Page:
Genetically-Modified Corn Hybrids Protect Against Pests

Two-year study shows that genetics retain more beneficials than using insecticides.

Published on: Mar 23, 2011

As the invasive Western Bean Cutworm continues to impact corn fields across Michigan, the state's nearly 12,000 corn farmers continue to search for the best method of protection against this destructive pest. Native to the western United States, WBC larvae invade corn ears late in the season and cause significant kernel damage due to feeding which results in a loss in yield for the farmer. This damage also often leads to a reduction in grain quality by promoting the growth of harmful fungi and increasing the potential for mycotoxins. The effects of WBC infestations have resulted in economic damage in certain locations and fields in Michigan since 2007 and the threat continues to spread each year.

With so much at stake, many seed and insecticide companies have developed products which offer WBC control options. One such type of product, which is escalating in popularity, is the genetically-modified (GM) corn hybrid with built-in genetic protection against WBC. These WBC control GM hybrids, available in brand names such as Herculex and SmartStax, contain a gene from a soil bacterium that is harmless to humans and almost everything else, with the exception of certain corn-eating pest insects like WBC. Shown in numerous research trials to be effective, these GM hybrids are being planted in increasingly large numbers as farmers combat a growing WBC population in Michigan.

While years of experience and repeated scientific research efforts have confirmed that GM corn is safe for people, animals and the environment, the growing use of GM corn with WBC control has led some environmentalists to once again express concern for Michigan's diverse ecosystem. To help quiet these growing fears, the Corn Marketing Program of Michigan (CMPM) partnered with Michigan State University (MSU) to assess the ecological effect of WBC control GM corn hybrids versus other WBC control methods in Michigan. The results of a two-year study by Dr. Mark Whalon, principal researcher and professor of entomology at MSU, shows that GM corn designed to help control WBC is more beneficial ecologically than a WBC insecticide spray and offers a range of other environmentally-friendly benefits as well.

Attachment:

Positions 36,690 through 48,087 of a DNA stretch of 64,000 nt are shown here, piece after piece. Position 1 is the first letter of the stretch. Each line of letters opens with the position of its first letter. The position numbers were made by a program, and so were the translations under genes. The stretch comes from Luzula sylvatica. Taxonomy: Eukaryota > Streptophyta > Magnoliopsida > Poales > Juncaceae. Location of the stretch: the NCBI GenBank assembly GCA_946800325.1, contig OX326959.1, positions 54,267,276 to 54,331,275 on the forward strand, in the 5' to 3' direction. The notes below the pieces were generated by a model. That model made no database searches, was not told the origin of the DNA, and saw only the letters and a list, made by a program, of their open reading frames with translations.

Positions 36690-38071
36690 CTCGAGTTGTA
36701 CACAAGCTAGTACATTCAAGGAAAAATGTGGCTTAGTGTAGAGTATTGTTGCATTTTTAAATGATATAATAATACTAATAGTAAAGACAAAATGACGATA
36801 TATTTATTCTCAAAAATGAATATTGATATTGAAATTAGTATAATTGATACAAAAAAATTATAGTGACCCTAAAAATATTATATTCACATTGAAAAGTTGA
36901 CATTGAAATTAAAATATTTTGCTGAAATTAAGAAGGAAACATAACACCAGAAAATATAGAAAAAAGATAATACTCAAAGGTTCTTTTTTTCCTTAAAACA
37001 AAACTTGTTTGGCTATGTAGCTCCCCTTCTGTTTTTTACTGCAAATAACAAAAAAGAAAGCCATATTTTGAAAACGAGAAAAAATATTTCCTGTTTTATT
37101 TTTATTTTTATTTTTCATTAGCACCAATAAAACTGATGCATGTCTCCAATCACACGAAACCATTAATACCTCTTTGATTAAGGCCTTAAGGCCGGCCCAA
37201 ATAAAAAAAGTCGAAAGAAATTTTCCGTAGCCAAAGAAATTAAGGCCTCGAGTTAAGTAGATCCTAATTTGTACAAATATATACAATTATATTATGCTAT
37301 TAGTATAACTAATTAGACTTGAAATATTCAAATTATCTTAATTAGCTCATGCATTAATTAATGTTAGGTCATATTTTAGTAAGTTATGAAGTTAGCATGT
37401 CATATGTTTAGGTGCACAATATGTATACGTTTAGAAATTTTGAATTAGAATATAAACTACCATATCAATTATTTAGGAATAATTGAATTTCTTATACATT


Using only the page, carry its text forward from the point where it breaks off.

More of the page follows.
To identify the ecological impact of WBC control GM hybrids versus WBC control insecticides, Whalon sprayed conventional corn with a safe WBC insecticide and compared the diversity of beneficial species in that field against the beneficial species in an unsprayed conventional corn field and an unsprayed WBC control GM corn field. The ecological monitoring systems tracked 32 beneficial species to measure the ecological health of each field. These beneficial species can be predators, parasites, pollinators or good pathogens that keep the harmful species (such as WBC, other pests or corn diseases) in check. While both are necessary in a thriving ecosystem, a healthy balance (meaning the beneficials outweigh the detrimentals) is important to ensure an abundant harvest at the end of the season. By testing the ecological diversity of the three fields, Whalon was able to establish the different ecological impacts of the two WBC control methods.

The results of Whalon's scientifically replicated studies show there was no difference between the GM corn and the conventional corn in terms of diversity when insecticides were not used. In other words, the presence of the genes for resistance to pest insects in the GM corn did not hurt the overall abundance and diversity of beneficial species in the corn field. On the other hand, when insecticides were used in the conventional corn to control WBC, the beneficials were set back while the GM corn, which did not have to be sprayed to control the WBC, remained high in beneficial diversity.

This newly found benefit to GM crops joins a growing number of other GM advantages. GM crops have also been shown to make good water and soil erosion stewardship practices such as minimum tillage and no-till systems easier to implement for growers. These environmentally-friendly farming techniques reduce a farmer's fuel use, soil erosion and insecticide applications and help them preserve the natural resources they utilize year after year.

This data will help the corn industry in Michigan, as well as the environmentally-concerned public to better understand GM corn crops and their impact. "As farmers, the environment is a top priority for us," says Clark Gerstacker, CMPM president, National Corn Growers Association Corn Board member and corn farmer from Midland. "We want to ensure the public that we are growing feed, fuel and fiber in the most environmentally-responsible ways possible. This research will help us show that one of the best tools available today, GM hybrids, are a safe and effective way to produce a bountiful harvest."